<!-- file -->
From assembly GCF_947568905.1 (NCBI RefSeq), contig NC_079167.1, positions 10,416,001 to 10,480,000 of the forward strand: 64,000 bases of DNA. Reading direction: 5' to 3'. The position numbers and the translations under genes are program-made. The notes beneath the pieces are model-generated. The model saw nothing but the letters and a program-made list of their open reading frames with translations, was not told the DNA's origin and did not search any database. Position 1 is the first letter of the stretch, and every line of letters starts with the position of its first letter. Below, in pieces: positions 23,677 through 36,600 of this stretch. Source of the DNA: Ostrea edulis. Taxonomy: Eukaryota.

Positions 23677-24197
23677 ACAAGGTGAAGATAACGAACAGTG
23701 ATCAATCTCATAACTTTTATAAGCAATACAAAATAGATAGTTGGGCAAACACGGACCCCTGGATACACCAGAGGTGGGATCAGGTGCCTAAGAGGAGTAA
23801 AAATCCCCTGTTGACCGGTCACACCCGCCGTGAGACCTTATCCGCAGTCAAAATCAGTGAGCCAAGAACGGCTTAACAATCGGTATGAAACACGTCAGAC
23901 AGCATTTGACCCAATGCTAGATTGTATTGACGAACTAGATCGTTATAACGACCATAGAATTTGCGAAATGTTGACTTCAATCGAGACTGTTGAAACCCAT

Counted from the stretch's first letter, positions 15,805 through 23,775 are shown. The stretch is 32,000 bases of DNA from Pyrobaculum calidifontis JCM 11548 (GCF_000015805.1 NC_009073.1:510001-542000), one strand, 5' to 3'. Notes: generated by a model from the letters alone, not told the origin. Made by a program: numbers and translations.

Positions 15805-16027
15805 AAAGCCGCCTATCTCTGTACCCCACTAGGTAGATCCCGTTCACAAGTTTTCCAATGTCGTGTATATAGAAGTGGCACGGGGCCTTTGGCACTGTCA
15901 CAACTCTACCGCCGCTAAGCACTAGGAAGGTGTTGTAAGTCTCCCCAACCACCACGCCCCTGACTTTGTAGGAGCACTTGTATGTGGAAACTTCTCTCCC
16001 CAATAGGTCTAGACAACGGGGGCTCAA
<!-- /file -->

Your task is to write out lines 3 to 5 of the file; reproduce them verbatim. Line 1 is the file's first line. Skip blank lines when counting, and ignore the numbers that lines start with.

23677 ACAAGGTGAAGATAACGAACAGTG
23701 ATCAATCTCATAACTTTTATAAGCAATACAAAATAGATAGTTGGGCAAACACGGACCCCTGGATACACCAGAGGTGGGATCAGGTGCCTAAGAGGAGTAA
23801 AAATCCCCTGTTGACCGGTCACACCCGCCGTGAGACCTTATCCGCAGTCAAAATCAGTGAGCCAAGAACGGCTTAACAATCGGTATGAAACACGTCAGAC